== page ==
APOD: North Celestial Tree (2022 Jul 28)

Comments and questions about the APOD on the main view screen.
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APOD: North Celestial Tree (2022 Jul 28)

Post by APOD Robot » Thu Jul 28, 2022 4:05 am

Image North Celestial Tree

Explanation: An ancient tree seems to reach out and touch Earth's North Celestial Pole in this well-planned night skyscape. Consecutive exposures for the timelapse composition were recorded with a camera fixed to a tripod in the Yiwu Desert Poplar Forests in northwest Xinjiang, China. The graceful star trail arcs reflect Earth's daily rotation around its axis. By extension, the axis of rotation leads to the center of the concentric arcs in the night sky. Known as the North Star, bright star Polaris is a friend to northern hemisphere night sky photographers and celestial navigators alike. That's because Polaris lies very close to the North Celestial Pole on the sky. Of course it can be found at the tip of an outstretched barren branch in a postcard from a rotating planet.

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Ann
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Re: APOD: North Celestial Tree (2022 Jul 28)

Post by Ann » Thu Jul 28, 2022 4:32 am

AncientTreeNCP_Dai1024[1].jpg
North Celestial Tree
Image Credit & Copyright: Jeff Dai (TWAN)
Bullseye! :D 🎯

It's a very striking APOD. Nevertheless, star trail images always drive me slightly crazy, because I want to identify individual star trails, and I can never do it.

Below the central tree in the APOD there appears to be two star clusters. Does anyone have an inkling as to what clusters they might be?

There aren't that many great clusters of reasonably bright stars not too far from Polaris. Forget the great globular of the north, M13, because it wouldn't show up as anything but an individual line in an image like this. I was thinking of Alpha Persei moving cluster, but I doubt it. How about Cassiopeia? Cassiopeia is a northern constellation, there are five bright stars there, and there are several clusters scattered among them adding more starshine to the scene.

Ann
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Chris Peterson
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Re: APOD: North Celestial Tree (2022 Jul 28)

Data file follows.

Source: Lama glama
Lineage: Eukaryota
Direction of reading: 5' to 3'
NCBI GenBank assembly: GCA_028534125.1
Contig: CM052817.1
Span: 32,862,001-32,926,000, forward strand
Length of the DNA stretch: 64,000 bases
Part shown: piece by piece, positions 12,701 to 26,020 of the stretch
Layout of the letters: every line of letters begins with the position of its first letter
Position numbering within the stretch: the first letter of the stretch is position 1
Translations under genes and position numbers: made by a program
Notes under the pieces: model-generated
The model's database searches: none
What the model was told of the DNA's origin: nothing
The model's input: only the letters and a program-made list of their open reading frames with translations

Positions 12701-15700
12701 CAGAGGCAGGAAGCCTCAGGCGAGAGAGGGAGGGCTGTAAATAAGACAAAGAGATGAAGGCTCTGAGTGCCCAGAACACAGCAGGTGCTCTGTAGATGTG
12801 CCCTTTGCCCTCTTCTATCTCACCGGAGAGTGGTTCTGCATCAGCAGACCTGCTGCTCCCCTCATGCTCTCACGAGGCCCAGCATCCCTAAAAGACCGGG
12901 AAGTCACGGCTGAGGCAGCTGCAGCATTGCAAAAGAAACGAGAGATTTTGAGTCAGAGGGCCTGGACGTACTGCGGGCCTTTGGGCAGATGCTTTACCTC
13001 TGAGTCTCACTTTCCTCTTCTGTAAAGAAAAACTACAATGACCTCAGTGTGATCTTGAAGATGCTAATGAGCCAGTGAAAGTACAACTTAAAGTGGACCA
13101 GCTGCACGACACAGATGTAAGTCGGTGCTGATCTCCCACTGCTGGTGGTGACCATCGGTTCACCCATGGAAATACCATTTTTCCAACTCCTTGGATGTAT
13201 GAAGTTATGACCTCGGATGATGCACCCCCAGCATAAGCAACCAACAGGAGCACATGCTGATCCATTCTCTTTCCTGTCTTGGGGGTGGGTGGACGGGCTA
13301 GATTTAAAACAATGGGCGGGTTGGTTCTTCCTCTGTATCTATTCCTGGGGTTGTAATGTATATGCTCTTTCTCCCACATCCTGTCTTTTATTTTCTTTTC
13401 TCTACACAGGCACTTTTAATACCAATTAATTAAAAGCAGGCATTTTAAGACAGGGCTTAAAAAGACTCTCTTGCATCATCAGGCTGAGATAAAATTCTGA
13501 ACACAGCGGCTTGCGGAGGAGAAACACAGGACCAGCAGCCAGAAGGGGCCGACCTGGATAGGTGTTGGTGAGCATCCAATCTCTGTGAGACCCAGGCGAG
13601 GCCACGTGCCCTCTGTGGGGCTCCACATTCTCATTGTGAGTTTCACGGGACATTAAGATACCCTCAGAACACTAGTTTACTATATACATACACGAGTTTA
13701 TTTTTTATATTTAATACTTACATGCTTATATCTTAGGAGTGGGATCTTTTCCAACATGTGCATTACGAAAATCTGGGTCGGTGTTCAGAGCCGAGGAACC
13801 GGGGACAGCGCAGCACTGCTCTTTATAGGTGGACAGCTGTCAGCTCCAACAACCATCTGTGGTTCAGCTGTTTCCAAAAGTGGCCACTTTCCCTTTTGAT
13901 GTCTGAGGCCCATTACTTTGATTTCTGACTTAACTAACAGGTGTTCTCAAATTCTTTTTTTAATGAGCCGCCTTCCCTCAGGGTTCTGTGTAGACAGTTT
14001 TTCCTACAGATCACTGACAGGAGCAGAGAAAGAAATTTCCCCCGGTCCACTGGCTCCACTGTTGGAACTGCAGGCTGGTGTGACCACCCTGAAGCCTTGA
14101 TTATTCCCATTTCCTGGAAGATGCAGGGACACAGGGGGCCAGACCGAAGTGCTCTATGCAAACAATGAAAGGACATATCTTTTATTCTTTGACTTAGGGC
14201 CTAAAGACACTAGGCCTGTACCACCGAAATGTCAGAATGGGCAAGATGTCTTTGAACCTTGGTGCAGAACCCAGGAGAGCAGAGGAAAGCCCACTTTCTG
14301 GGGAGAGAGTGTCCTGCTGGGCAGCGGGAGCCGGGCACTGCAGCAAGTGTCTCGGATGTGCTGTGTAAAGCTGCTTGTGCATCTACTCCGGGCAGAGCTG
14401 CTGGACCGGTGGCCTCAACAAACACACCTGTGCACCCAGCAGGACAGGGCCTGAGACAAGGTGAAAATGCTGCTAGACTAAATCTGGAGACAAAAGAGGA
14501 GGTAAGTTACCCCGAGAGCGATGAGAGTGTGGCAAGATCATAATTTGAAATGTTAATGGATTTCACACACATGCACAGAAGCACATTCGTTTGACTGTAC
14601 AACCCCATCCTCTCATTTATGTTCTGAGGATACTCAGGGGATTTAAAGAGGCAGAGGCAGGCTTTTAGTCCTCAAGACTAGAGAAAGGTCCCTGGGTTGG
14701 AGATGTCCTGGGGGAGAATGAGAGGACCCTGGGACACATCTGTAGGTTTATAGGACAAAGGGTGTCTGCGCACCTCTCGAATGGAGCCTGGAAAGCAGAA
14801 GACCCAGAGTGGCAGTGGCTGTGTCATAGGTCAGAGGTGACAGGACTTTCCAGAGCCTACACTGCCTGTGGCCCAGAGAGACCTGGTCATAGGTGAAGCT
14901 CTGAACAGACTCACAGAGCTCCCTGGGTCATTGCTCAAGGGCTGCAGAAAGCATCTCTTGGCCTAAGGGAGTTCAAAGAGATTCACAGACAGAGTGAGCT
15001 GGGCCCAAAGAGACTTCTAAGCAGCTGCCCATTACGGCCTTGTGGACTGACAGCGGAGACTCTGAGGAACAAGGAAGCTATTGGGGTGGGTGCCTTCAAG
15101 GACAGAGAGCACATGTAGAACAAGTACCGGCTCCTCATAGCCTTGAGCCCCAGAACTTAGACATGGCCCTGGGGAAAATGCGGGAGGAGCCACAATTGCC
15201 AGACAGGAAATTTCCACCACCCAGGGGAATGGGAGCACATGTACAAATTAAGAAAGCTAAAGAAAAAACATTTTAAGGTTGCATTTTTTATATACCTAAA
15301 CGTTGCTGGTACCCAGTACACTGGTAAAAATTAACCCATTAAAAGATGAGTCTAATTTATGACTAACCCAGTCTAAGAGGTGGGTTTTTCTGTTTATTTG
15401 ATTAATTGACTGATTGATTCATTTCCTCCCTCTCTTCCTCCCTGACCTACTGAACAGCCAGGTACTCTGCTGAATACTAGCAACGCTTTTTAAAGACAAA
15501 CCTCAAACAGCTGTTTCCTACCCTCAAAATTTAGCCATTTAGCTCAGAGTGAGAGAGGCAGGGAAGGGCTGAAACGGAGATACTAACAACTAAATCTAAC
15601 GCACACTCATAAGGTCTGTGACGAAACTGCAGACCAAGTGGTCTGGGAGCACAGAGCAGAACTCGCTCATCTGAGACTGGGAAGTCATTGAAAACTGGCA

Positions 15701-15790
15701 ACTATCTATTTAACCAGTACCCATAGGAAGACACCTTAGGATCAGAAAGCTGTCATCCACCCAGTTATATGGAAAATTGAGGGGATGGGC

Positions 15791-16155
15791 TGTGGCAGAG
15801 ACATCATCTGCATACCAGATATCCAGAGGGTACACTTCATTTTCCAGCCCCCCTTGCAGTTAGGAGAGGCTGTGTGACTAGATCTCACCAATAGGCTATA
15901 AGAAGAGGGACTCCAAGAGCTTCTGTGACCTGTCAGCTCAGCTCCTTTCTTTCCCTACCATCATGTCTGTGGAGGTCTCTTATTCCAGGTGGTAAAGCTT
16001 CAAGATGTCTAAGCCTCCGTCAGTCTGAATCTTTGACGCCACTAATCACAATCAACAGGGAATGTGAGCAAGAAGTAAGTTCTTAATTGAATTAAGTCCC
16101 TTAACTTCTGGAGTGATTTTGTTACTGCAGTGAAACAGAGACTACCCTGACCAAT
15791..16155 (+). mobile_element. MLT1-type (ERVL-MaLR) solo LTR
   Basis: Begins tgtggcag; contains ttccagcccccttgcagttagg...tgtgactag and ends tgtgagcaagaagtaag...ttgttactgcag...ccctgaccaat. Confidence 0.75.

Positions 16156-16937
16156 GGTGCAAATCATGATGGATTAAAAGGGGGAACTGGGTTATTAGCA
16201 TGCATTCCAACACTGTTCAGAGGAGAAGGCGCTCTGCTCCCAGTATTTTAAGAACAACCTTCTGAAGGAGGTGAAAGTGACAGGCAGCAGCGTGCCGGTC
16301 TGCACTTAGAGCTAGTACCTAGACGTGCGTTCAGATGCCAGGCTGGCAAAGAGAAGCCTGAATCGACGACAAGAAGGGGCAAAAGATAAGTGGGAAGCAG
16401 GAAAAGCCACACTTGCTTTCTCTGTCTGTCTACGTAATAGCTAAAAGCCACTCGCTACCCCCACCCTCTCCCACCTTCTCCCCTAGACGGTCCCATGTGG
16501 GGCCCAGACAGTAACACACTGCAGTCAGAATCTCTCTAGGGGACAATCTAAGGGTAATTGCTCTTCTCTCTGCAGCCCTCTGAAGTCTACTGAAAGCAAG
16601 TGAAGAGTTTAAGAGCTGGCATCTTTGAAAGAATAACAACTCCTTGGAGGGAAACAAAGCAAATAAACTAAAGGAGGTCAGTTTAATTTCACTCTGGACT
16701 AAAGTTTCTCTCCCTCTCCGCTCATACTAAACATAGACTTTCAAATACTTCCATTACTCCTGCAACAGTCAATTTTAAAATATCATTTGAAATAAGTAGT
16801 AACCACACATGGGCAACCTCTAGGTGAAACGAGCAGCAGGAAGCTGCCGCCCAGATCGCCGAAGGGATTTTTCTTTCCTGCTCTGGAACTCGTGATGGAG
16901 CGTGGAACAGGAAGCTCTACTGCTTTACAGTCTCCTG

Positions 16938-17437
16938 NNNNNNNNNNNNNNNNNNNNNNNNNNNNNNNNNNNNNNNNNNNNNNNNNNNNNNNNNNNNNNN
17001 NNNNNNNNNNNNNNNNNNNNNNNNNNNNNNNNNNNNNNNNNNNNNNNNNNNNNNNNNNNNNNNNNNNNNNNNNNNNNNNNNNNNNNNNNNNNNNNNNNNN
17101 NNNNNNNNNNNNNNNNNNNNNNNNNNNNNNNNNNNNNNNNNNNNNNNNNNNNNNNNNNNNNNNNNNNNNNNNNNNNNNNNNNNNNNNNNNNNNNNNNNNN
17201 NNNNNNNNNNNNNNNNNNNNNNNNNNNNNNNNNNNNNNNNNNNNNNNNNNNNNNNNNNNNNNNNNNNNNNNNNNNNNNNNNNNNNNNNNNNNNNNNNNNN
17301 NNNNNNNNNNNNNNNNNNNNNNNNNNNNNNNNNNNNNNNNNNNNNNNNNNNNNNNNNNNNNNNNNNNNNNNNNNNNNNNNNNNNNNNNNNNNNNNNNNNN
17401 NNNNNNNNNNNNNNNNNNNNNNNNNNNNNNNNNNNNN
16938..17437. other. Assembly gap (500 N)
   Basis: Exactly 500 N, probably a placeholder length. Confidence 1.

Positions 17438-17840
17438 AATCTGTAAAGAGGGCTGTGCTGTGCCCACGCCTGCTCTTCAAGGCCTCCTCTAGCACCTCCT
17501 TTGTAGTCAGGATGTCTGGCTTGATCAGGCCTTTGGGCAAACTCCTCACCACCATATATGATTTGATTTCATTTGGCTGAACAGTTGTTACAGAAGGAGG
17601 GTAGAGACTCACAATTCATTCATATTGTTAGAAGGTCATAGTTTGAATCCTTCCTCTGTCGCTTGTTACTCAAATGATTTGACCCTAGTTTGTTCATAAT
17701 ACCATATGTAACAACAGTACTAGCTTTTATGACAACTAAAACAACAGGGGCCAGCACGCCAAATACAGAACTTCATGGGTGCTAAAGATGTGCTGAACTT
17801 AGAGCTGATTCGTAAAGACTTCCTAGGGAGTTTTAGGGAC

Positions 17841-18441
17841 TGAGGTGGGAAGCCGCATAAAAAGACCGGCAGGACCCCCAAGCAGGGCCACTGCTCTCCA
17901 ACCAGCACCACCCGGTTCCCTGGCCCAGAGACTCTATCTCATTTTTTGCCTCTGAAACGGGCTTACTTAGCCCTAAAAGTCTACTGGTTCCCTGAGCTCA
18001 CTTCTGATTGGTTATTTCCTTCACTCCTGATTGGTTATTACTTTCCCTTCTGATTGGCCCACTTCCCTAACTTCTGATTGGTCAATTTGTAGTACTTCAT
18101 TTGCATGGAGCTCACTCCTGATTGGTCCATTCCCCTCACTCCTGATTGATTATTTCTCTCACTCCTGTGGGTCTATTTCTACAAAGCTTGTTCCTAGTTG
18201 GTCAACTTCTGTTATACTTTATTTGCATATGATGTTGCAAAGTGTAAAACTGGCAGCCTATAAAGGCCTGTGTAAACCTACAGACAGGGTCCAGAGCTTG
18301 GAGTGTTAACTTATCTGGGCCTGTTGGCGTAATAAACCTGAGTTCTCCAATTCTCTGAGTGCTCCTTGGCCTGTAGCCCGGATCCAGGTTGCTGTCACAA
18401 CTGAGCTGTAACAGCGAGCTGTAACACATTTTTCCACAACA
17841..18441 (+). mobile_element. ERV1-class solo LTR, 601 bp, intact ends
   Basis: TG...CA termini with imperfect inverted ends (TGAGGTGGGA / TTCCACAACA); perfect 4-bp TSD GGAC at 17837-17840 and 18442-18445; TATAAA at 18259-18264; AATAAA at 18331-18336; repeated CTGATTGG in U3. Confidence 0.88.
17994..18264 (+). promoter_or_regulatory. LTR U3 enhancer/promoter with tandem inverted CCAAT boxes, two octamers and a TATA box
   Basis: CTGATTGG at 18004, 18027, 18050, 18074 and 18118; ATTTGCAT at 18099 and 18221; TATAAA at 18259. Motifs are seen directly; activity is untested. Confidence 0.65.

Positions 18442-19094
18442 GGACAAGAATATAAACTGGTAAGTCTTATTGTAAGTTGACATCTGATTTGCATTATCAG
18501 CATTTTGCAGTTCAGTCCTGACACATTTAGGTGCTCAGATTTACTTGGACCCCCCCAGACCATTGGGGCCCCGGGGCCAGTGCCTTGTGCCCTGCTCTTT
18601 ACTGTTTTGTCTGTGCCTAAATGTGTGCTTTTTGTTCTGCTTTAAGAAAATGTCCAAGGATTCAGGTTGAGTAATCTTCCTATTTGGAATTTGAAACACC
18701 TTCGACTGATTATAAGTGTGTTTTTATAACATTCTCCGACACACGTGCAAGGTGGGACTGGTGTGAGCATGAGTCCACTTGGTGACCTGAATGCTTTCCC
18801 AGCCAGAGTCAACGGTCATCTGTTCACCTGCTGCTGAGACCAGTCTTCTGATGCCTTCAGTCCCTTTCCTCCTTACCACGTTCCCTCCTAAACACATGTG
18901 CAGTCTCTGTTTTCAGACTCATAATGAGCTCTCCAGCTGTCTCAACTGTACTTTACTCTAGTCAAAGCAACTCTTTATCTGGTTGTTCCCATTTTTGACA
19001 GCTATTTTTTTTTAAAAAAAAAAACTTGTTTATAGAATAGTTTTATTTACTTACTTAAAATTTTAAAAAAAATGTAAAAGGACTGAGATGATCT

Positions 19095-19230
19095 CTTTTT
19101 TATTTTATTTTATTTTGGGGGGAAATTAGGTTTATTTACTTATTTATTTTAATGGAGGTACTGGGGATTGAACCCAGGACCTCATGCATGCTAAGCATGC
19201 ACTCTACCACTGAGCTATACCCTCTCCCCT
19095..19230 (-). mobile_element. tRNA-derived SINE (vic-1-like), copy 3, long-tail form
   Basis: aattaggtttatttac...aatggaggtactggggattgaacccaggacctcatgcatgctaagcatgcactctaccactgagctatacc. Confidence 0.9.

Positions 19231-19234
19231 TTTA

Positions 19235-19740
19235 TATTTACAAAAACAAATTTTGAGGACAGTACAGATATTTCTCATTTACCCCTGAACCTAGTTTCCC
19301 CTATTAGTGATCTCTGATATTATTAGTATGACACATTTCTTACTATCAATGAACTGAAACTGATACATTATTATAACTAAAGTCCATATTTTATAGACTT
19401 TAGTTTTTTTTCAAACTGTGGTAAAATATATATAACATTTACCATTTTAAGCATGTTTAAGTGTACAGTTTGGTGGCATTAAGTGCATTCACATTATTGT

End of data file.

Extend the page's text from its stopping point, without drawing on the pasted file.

Post by Chris Peterson » Thu Jul 28, 2022 4:47 am

Ann wrote: Thu Jul 28, 2022 4:32 am
AncientTreeNCP_Dai1024[1].jpg
North Celestial Tree
Image Credit & Copyright: Jeff Dai (TWAN)
Bullseye! :D 🎯

It's a very striking APOD. Nevertheless, star trail images always drive me slightly crazy, because I want to identify individual star trails, and I can never do it.

Below the central tree in the APOD there appears to be two star clusters. Does anyone have an inkling as to what clusters they might be?

There aren't that many great clusters of reasonably bright stars not too far from Polaris. Forget the great globular of the north, M13, because it wouldn't show up as anything but an individual line in an image like this. I was thinking of Alpha Persei moving cluster, but I doubt it. How about Cassiopeia? Cassiopeia is a northern constellation, there are five bright stars there, and there are several clusters scattered among them adding more starshine to the scene.

Ann
FWIW, the latitude here is about 43°, meaning the declination of the stars at the horizon are going to be 47°. We don't know exactly where the true horizon is in this image, but it's probably not too far below the apparent horizon. Maybe assume that we're seeing about a 45° circle around Polaris here.
Chris

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Re: APOD: North Celestial Tree (2022 Jul 28)

Post by BoJ » Thu Jul 28, 2022 8:18 am

I always ask people about the direction of the rotation of the stars (and the Sun), so to the readers: Clockwise or counterclockwise in the northern hemisphere? :D

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Re: APOD: North Celestial Tree (2022 Jul 28)

Post by De58te » Thu Jul 28, 2022 8:27 am

BoJ wrote: Thu Jul 28, 2022 8:18 am I always ask people about the direction of the rotation of the stars (and the Sun), so to the readers: Clockwise or counterclockwise in the northern hemisphere? :D
Every time lapse video of the star motion I've seen rotate counterclockwise around Polaris.

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Re: APOD: North Celestial Tree (2022 Jul 28)

Post by orin stepanek » Thu Jul 28, 2022 11:13 am

AncientTreeNCP_Dai1024.jpg
Tree is pretty much dead; but makes a nice pointer!
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